Joseph Bologne, Chevalier de Saint-Georges, was widely regarded as the most accomplished man of his age.
Not only was he among the most important musicians in Paris during the pre-revolutionary period but he was also a superb all-round athlete and man of arms.
Among connoisseurs of the art of fencing, Saint-Georges was considered the finest swordsman in Europe, possessed of extraordinary speed, flexibility and grace, qualities which he also exhibited in abundance as a violinist. The combination of artist, athlete and man of action - for he also held military commands during the revolutionary period - is unique in the history of music and the man himself scarcely less extraordinary than the phenomenal range of his talents.
In an age when slavery was endemic and slaves regarded as ‘moveable objects’, beasts of burden to be starved, beaten, tortured and killed at will, Saint-Georges, who was mixed-race, was, without doubt, one of its most celebrated men. His origins, in many older published accounts, are incorrect in detail while remaining essentially accurate in substance. Recent research, notably that of Emil Smidak, has established that his father was one George de Bologne Saint-Georges, a former Gentleman of the King’s Bedchamber and an important planter at Basse-Terre, Guadeloupe.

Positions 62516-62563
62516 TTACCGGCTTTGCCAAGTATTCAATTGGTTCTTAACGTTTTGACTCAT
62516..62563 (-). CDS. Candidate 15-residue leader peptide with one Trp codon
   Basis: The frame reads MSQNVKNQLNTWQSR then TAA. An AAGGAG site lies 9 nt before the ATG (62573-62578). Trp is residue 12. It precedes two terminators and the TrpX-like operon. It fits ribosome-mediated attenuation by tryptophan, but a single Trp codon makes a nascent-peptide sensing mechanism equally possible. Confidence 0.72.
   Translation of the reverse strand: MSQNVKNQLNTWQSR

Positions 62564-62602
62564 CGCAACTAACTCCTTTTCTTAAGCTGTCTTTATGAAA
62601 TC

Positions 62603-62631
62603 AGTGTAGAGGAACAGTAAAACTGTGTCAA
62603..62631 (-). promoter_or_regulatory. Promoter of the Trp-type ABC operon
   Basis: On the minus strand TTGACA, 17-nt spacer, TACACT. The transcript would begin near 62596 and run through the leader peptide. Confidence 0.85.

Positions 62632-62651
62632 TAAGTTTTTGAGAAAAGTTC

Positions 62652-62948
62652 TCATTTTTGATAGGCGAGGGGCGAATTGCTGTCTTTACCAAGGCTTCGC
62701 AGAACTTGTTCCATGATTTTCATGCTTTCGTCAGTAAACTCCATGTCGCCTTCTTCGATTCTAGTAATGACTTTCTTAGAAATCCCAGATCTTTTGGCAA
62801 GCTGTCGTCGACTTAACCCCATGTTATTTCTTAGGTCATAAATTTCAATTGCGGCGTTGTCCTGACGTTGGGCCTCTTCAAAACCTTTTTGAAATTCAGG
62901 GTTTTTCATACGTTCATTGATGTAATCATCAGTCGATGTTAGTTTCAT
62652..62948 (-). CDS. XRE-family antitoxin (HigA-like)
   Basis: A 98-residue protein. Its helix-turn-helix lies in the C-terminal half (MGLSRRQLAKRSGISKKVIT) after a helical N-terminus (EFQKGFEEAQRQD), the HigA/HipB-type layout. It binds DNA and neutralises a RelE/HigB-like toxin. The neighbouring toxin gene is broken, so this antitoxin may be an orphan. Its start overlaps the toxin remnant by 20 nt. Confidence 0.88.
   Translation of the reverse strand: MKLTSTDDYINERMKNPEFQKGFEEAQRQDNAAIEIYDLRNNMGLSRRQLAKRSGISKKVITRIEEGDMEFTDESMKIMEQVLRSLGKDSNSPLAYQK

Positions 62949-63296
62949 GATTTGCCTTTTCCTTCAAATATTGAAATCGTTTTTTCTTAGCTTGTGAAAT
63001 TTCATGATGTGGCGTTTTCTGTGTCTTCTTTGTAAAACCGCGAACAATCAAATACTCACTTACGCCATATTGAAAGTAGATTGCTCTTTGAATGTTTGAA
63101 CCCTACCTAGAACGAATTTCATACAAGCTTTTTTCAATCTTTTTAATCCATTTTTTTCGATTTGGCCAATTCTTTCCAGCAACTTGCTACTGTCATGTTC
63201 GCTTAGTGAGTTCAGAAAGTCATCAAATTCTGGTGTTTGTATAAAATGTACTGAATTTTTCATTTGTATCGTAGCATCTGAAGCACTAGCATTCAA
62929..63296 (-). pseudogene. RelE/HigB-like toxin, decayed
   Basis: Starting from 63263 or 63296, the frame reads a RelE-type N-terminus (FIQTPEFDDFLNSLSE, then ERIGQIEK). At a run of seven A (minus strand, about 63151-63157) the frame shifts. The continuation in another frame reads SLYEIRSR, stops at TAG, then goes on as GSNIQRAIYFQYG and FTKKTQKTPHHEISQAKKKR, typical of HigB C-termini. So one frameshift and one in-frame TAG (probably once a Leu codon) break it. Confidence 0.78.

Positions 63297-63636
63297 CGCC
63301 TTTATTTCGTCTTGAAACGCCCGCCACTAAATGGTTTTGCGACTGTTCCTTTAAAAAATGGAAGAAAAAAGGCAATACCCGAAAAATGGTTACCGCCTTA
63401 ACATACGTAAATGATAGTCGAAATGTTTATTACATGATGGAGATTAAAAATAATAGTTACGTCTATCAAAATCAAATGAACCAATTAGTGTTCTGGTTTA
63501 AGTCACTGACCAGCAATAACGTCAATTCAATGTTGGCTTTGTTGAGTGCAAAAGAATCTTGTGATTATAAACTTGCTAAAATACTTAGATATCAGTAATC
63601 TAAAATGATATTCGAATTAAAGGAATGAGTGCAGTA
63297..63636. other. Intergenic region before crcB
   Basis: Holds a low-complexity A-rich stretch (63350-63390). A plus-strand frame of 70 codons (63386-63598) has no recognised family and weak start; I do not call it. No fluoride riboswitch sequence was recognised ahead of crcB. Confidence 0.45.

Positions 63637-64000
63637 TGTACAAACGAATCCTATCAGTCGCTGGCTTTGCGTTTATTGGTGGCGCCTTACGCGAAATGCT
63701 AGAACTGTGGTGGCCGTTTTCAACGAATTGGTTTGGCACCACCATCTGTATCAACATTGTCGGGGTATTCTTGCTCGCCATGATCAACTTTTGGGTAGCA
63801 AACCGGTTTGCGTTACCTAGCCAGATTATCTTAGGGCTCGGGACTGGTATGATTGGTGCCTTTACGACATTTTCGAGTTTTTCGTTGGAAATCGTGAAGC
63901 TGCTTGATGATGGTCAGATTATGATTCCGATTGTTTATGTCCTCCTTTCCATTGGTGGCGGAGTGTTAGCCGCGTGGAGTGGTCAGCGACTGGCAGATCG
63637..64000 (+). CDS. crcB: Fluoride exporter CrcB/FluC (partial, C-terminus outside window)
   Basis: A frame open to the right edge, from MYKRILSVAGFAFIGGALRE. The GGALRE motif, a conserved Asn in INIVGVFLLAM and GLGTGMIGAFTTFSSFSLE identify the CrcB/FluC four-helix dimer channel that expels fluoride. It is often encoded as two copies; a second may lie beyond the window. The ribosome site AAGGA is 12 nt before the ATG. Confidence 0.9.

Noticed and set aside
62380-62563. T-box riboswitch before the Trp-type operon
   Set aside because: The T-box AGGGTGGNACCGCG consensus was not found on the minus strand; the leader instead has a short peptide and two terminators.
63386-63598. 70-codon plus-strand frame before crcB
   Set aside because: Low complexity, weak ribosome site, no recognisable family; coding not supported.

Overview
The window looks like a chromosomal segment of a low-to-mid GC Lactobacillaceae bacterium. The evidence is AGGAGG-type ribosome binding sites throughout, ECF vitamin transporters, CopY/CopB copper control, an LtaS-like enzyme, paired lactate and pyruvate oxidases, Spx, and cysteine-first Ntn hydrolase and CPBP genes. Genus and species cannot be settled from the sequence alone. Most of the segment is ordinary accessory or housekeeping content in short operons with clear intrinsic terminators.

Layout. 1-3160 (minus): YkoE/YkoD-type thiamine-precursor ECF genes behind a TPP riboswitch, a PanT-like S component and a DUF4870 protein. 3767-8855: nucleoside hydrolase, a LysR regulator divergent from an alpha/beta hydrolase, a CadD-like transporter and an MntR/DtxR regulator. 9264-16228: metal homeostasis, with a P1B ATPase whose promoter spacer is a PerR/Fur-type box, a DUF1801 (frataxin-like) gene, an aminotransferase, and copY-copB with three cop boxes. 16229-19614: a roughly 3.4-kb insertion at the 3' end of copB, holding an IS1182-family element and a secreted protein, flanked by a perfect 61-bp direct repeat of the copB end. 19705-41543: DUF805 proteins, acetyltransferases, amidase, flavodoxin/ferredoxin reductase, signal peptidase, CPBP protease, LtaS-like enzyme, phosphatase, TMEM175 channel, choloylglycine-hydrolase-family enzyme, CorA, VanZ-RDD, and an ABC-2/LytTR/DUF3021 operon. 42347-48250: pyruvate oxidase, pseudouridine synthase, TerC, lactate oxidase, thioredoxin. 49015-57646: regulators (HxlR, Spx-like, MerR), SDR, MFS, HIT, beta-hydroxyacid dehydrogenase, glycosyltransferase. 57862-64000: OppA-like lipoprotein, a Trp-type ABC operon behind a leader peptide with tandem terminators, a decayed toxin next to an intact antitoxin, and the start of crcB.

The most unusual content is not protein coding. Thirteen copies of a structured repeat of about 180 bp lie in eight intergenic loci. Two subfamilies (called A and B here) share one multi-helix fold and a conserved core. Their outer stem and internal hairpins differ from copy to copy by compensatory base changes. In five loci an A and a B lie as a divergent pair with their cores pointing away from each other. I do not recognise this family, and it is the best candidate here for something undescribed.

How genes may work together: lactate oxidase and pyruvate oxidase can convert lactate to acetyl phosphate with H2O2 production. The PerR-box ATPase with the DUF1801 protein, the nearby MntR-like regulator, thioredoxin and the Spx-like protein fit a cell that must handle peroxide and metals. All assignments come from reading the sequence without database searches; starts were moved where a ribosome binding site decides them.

George was the son of Pierre de Bologne, a wealthy colonist and major in the Lonvilliers regiment in Guadaloupe. According to a petition by Pierre de Bologne, George’s elder brother, made in 1769-1770, the family traced its descent from the “noble and ancient house of Bologne, originating in Italy, and from the city of that name”. The younger Pierre de Bologne acquired a significant reputation as a poet and was admitted to the Academy of the Inestricati of Bologne in Italy. The Bologne family owned thriving sugar and coffee plantations and many of them held senior ranks in the colony’s armed forces. George de Bologne Saint-Georges (b.1710) married Elizabeth Françoise Jeanne Mérican on 8 September 1739 and on 21 January 1740, a daughter was born, Elizabeth Bénédictine de Bologne, the only child whose name appears in any of the extant documentation concerning the family. There is, however, one exception to this. In a statement written around 1782 in connection with a dispute between the parish and the Bologne family over its burial rights in the chapel of the Holy Virgin of the church of St-François in Basse-Terre, the parish priest wrote that Bologne St-Georges had two children, a girl and a boy, “both living in France”. The boy is believed to be Joseph de Bologne Saint-Georges, the famous swordsman and composer.